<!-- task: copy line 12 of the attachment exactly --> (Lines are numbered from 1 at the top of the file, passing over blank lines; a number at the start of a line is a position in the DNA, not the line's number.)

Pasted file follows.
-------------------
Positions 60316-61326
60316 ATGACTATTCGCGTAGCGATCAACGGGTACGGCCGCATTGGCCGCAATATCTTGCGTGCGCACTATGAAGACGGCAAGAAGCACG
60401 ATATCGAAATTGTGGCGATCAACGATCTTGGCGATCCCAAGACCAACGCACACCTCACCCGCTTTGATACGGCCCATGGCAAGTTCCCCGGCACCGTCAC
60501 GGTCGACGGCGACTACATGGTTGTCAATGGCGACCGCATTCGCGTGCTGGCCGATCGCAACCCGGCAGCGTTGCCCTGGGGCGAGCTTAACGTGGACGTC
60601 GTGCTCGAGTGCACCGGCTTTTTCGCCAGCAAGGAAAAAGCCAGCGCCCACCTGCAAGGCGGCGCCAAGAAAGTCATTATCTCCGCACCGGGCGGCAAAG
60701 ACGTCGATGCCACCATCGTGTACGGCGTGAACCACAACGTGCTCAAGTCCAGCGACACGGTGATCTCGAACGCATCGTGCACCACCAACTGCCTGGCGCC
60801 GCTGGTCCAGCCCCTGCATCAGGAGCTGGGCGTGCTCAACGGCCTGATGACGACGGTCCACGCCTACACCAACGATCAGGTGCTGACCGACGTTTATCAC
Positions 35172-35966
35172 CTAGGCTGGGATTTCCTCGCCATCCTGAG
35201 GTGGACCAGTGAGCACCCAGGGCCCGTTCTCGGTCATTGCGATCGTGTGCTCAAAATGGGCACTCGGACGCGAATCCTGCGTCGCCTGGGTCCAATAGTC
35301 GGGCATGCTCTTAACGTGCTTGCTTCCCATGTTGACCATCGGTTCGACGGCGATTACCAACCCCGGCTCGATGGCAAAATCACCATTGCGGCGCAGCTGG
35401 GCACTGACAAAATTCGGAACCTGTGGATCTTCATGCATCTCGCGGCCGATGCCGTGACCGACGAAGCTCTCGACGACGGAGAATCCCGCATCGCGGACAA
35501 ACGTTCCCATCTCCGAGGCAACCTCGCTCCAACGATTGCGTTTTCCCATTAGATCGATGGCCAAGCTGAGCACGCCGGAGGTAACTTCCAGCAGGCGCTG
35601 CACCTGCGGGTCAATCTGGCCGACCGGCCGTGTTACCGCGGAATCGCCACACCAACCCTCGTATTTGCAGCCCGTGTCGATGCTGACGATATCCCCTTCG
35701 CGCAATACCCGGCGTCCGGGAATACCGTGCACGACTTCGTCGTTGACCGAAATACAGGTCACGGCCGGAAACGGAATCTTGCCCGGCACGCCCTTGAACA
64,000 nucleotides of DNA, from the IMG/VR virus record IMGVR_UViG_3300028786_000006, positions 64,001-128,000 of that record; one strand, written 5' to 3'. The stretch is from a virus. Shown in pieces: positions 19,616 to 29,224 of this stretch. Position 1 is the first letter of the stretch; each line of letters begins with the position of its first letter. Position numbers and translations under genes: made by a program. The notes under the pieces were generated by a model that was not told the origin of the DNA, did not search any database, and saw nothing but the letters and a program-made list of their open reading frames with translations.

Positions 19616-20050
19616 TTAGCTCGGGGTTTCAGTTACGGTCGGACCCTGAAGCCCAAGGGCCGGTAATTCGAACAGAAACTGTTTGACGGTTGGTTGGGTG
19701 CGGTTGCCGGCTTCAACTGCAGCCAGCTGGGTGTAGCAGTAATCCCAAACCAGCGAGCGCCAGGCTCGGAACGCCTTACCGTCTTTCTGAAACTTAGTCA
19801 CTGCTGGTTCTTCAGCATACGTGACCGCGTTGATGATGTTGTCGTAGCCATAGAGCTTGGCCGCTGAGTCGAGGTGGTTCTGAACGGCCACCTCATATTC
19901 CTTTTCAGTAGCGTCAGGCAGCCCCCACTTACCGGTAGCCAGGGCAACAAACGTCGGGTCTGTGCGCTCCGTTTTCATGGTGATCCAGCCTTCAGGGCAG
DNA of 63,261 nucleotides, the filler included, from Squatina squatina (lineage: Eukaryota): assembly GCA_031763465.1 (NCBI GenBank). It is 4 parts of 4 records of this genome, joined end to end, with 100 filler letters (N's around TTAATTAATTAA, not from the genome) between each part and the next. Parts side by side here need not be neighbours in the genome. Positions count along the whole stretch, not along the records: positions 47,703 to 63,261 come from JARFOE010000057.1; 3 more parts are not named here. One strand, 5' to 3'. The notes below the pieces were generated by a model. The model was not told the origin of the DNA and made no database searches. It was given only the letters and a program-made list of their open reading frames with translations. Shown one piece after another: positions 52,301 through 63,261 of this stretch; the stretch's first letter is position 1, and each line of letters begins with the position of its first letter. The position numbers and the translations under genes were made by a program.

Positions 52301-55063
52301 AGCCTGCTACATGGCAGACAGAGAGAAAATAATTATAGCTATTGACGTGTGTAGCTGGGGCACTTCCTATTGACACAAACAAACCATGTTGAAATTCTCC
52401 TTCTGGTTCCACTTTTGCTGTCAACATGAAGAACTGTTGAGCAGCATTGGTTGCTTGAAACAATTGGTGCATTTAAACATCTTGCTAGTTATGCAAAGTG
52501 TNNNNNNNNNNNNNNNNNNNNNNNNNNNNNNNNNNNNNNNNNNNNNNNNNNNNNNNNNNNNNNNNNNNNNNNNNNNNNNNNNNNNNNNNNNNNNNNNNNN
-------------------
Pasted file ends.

35401 GCACTGACAAAATTCGGAACCTGTGGATCTTCATGCATCTCGCGGCCGATGCCGTGACCGACGAAGCTCTCGACGACGGAGAATCCCGCATCGCGGACAA